And the final 1st place Fossil goes to China for holding in abeyance the work programme on scaling-up pre-2020 ambition under the ADP. We agree with China that the ADP must not allow developed countries to jump ship from the KP and LCA to a weaker regime, but Parties can't hold critical parts of the Durban package in abeyance, which amounts to punting them to the other side of the moon. We can't hold the fight against climate change in abeyance!

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Closing the Giga-silence Gap

In the Kyoto plenary yesterday, we got a taste of how things sound when there is no more time to defer decisions for another year. After all the talk of gaps, urgency and the need to set rules before targets, there’s nowhere else to move for Australia and New Zealand.

Those two were left alone in Durban as the only countries still unable to make up their minds on a second commitment period. They remained unwilling, still, to move ahead with the Durban ambition coalition, and be part of an agreement that can give us hope that we’ll close the emissions gap.

And not willing, either, to attract the ire of the world by formally withdrawing, like Canada, or refusing to participate, like Japan and Russia. It’s decision time for everyone, and the sooner Australia stops dithering about Kyoto, the sooner everyone can get on and talk about the dozens of other matters jostling for attention at the UNFCCC.

We know that Australia has a price on carbon legislated and will adhere to the Kyoto rules. We know they have a 2050 target in place to reduce their emissions by 80%. We know they want to participate in carbon markets, and for a new legal agreement to be forged that can keep greenhouse gas concentrations to 450ppm. There's really no reason for them to delay any more.

As for all the other Kyoto countries, the challenge was unequivocally put at yesterday’s plenary: the only circumstances where an eight year commitment period is acceptable is if ambition is sufficient to meet two degrees.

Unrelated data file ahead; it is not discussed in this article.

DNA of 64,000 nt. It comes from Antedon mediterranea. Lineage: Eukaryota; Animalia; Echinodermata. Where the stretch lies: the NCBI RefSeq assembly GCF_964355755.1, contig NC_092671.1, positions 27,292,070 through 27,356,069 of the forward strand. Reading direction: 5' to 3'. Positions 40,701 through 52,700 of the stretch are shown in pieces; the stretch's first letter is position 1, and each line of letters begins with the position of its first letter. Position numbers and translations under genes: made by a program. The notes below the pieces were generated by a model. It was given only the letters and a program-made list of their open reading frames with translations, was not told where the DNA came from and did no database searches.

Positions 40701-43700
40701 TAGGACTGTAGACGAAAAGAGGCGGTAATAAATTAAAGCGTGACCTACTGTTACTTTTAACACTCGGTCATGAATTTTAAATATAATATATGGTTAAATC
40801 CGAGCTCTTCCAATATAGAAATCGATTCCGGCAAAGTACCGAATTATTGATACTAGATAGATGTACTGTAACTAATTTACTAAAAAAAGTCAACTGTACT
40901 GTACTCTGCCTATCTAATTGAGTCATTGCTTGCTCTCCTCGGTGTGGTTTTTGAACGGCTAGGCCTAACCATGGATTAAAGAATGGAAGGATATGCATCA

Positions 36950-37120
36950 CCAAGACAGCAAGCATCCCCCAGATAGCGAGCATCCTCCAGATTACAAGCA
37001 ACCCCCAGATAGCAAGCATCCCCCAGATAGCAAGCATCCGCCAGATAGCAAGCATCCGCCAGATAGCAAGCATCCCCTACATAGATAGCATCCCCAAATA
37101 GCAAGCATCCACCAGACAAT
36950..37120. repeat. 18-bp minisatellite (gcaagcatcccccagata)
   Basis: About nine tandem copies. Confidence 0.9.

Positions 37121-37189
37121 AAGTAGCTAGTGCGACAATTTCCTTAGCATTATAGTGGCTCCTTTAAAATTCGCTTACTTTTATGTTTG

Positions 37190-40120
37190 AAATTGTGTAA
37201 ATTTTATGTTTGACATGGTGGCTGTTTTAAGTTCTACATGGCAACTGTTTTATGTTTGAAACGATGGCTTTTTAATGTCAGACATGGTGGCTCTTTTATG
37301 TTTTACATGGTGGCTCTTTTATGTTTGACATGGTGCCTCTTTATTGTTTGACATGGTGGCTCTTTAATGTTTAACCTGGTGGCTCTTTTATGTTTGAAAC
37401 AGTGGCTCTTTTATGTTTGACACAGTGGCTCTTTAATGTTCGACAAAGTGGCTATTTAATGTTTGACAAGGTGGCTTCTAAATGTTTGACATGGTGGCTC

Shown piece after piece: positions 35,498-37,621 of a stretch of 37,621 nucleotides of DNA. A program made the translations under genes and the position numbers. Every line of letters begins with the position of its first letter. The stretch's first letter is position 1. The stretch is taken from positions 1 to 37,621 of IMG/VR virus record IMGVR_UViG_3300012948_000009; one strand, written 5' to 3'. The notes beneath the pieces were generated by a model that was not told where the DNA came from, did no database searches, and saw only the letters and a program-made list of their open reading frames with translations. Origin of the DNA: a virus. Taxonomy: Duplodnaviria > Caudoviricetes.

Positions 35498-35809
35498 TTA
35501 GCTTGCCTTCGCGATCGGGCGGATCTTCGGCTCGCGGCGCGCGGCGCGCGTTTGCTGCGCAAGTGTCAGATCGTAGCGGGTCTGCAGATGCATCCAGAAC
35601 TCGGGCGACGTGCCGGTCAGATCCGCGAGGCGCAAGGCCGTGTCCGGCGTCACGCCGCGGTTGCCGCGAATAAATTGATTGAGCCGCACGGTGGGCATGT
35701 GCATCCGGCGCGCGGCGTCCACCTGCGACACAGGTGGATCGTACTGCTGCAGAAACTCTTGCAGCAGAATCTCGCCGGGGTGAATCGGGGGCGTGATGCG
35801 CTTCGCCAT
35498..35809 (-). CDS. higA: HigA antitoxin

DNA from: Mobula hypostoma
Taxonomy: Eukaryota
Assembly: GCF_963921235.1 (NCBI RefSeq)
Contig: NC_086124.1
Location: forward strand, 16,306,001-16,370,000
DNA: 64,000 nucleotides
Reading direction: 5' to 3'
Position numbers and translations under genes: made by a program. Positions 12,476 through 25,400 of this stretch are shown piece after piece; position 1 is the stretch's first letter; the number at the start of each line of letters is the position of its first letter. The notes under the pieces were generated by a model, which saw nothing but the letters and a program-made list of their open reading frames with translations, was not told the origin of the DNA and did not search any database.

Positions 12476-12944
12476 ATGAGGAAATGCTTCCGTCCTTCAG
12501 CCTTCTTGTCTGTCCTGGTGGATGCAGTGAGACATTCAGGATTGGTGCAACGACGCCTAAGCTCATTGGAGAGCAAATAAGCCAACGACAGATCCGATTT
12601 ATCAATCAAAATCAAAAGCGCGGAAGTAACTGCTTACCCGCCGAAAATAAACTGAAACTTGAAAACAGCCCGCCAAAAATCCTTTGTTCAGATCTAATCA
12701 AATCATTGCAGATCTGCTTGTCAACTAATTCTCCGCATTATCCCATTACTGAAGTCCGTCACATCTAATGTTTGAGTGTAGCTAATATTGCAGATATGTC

The only way to participate in carbon markets is to have a binding target to reduce emissions. And the only way to keep the talks for a new and comprehensive legally binding agreement on track and on schedule is to put your name down on the Kyoto willing list.

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CAN Intervention - AWG-KP Opening Plenary - May 15, 2012

Thank you Chair
I am speaking on behalf of the Climate Action Network. The lack of ambition and leadership shown by most developed countries is putting humanity and the natural systems on which we rely at risk.
 
The IEA recently found that projections for energy use and emissions could be putting us on course for a 6C temperature increase, which would have a high probability of activating a number of potential global-scale tipping points.
 
Keeping global temperature increase to below 2°C, much less 1.5ºC, requires emissions to peak by 2015 while science tells us that developed countries must reduce emissions by more than 40% by 2020. Low pledges from developed countries are further weakened through loopholes, attempts to shift the ambition discussion to post-2020, andby Parties walking away from the Kyoto Protocol.  We are utterly dismayed and disappointed with the decision by the Canadian government to withdraw from the Kyoto Protocol. Repealing all environmental legislation on the statute books will not make climate change go away. We urge Australia and NZ to fulfill their commitments and not follow in Canada's dirty footsteps.The legal and governance structure of the Kyoto Protocol is crucial to ensuring that mitigation commitments are legally binding and have environmental integrity. 
 
We call on Parties:
 To immediately raise ambition at least to the top ends of the pledges.
 To agree on an adjustment procedure to enable developed countries to increase their 2020 pledges at any time until 2020 without requiring ratification by all Parties. 
 To translate pledges into QELROs with the highest possible environmental integrity without de facto weakening of the pledges. 
 To eliminate loopholes that threaten the environmental integrity and viability of a second Kyoto commitment period. These include surplus AAUs, weak rules for CDM and JI offsets and LULUCF, and possible double-counting of financial flows related to offsets as climate finance.
 
Thank you Chair